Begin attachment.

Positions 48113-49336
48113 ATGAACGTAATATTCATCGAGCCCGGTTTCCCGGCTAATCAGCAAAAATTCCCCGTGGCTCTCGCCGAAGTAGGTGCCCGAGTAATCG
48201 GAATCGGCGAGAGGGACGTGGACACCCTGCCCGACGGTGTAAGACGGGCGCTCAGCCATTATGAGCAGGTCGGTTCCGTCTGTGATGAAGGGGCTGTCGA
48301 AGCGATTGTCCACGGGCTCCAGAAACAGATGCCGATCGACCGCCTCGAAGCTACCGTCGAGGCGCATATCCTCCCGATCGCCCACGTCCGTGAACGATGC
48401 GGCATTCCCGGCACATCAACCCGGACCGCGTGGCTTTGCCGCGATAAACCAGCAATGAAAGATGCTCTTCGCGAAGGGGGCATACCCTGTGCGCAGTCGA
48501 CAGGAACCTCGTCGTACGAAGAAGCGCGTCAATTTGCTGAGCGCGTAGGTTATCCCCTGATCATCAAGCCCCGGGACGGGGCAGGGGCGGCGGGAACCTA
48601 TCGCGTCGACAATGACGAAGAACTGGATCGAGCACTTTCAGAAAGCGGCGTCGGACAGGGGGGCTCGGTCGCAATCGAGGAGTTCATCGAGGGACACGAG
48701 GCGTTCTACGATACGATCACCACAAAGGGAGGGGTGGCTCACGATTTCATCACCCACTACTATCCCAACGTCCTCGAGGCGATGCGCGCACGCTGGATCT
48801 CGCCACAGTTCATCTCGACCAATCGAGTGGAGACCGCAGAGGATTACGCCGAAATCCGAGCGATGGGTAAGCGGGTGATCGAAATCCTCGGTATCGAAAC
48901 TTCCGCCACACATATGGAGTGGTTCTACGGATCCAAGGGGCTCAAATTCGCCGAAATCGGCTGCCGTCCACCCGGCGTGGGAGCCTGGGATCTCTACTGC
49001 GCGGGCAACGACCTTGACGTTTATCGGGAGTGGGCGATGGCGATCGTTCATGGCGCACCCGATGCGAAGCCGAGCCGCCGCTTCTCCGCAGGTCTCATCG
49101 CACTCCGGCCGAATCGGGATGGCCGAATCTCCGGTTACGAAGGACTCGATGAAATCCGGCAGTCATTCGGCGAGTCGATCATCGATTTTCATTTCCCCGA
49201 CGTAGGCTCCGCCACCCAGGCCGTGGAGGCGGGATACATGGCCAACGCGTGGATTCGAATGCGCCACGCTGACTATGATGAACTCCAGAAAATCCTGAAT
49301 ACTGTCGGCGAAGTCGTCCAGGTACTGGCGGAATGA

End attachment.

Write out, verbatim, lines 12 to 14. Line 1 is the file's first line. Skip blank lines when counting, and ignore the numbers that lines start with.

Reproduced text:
49101 CACTCCGGCCGAATCGGGATGGCCGAATCTCCGGTTACGAAGGACTCGATGAAATCCGGCAGTCATTCGGCGAGTCGATCATCGATTTTCATTTCCCCGA
49201 CGTAGGCTCCGCCACCCAGGCCGTGGAGGCGGGATACATGGCCAACGCGTGGATTCGAATGCGCCACGCTGACTATGATGAACTCCAGAAAATCCTGAAT
49301 ACTGTCGGCGAAGTCGTCCAGGTACTGGCGGAATGA